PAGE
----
I just finished reading Marsden’s Jonathan Edwards: A Life at 9:30 this evening (November 19). There were some tough chapters to persevere through in its 505 pages, but the weakness is mine, not Marsden’s. The last chapter, from which the title of this post is named after, was especially good, and I’d like to share some paragraphs, sentences, and thoughts that I found helpful.
The chapter opens with
Edwards spent his whole life preparing to die. As he often reminded his congregations, those who were sitting comfortably one Sabbath [Sunday] might be in the grave by the next. For those who spurned God’s Spirit, life was like walking on a rotten canvas, and at any moment they might suddenly find themselves plunged simply by the weight of their sins into everlasting hell. By contrast, if one had experienced God’s transforming work, then death would be a release in which one was borne upward to see Christ’s glory. Holding on to that hope, Edwards worked constantly to cultivate gratitude, praise, worship, and dependence on his Savior. Whatever his failings, he attempted every day to see Christ’s love in all things, to walk according to God’s precepts, and to give up attachments to worldly pleasures in anticipation of that closer spiritual union that death would bring.
Edwards served as the president of the College of New Jersey (later known as Princeton) for the few months before his death in 1758. His predecessor there was his son-in-law, Aaron Burr, who left two kids when he died not long before that in September of 1757. During Edwards’ short time at Princeton,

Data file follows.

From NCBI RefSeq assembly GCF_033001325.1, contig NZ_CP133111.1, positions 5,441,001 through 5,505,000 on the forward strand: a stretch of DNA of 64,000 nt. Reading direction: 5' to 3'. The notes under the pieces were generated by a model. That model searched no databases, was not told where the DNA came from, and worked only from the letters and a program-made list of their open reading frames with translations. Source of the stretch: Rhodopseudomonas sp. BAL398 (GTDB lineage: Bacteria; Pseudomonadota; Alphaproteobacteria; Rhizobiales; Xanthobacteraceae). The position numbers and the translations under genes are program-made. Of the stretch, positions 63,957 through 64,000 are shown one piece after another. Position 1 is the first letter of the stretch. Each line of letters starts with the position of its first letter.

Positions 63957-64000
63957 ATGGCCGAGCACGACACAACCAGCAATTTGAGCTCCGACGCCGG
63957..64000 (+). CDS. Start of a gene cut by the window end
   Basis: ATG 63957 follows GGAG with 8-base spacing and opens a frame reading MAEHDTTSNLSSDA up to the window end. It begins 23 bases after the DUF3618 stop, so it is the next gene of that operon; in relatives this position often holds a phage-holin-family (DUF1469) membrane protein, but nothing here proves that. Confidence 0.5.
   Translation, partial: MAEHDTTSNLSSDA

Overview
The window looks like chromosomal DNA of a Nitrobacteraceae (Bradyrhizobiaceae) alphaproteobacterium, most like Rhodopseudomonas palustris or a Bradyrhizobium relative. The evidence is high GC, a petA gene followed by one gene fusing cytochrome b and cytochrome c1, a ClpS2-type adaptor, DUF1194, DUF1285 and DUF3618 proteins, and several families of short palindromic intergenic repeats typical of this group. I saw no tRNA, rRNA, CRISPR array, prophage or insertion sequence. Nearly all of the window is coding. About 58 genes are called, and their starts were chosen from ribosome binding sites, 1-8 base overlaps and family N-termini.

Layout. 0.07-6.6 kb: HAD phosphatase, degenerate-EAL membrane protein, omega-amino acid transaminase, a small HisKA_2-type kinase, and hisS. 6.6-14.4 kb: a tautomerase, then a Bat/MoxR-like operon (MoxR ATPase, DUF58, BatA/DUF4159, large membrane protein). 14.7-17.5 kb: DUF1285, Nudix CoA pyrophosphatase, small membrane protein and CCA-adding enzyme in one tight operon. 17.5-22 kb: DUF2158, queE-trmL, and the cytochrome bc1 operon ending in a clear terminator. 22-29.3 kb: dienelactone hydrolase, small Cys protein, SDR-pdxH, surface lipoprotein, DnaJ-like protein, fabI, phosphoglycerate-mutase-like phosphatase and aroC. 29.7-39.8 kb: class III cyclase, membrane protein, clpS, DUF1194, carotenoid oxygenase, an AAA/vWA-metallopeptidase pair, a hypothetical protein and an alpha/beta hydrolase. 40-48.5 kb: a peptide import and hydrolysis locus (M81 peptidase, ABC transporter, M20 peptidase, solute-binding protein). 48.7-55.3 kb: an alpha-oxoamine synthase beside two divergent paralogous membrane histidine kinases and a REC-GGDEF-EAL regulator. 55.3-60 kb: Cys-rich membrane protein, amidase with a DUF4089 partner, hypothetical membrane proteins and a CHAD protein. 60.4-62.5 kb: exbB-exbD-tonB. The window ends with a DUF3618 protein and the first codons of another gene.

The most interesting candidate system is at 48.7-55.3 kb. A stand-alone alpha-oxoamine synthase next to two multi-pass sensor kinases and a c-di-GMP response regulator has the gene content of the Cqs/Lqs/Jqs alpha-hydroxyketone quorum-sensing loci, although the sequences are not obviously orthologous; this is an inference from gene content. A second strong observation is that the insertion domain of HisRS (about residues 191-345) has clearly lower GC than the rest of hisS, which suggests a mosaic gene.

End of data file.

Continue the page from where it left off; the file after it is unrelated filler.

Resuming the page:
Jonathan also got to spend some time with his Burr grandchildren. Sally, aged four, could recite prayers and some of Isaac Watts’ verses. Aaron Jr. was just turning two. In her final entry of her surviving diary or letters to Sarah Prince, dated September 2, 1757, when Aaron Jr. was just nineteen months, Esther Burr [Edwards’ daughter] described the future vice president [of the U.S.] and duelist who killed Alexander Hamilton in terms that sound almost prophetic. “Aaron is a little dirty noisy boy,” she wrote, “very different from Sally almost in every respect. He begins to talk a little, is very sly and mischevious. He has more spri[ghtliness] than Sally and most say he is handsomer, but not so good tempered. He is very resolute and requires a good governor to bring him to terms.” One might picture the encounters between the strict grandfather and the rambunctious grandson. Edwards may have felt confirmed in his views on original sin. [I laughed out loud at that sentence.]
As I worked my way through this book I had several “Aha!” moments regarding aspects of Edwards’ theology as Marsden helped me understand Edwards’ life and the world he lived in (Sitz im Leben?). As it turns out that was one of Marsden’s goals.
One of my hopes is that this book may help bridge the gap between the Edwards of the students of American culture and the Edwards of the theologians…As a biographer attempting to understand Edwards first as an eighteenth-century figure, I have been working most directly as a cultural historian. Yet I have been doing this always with an eye on the theological question, taking his thought seriously as a part of the larger Christian tradition.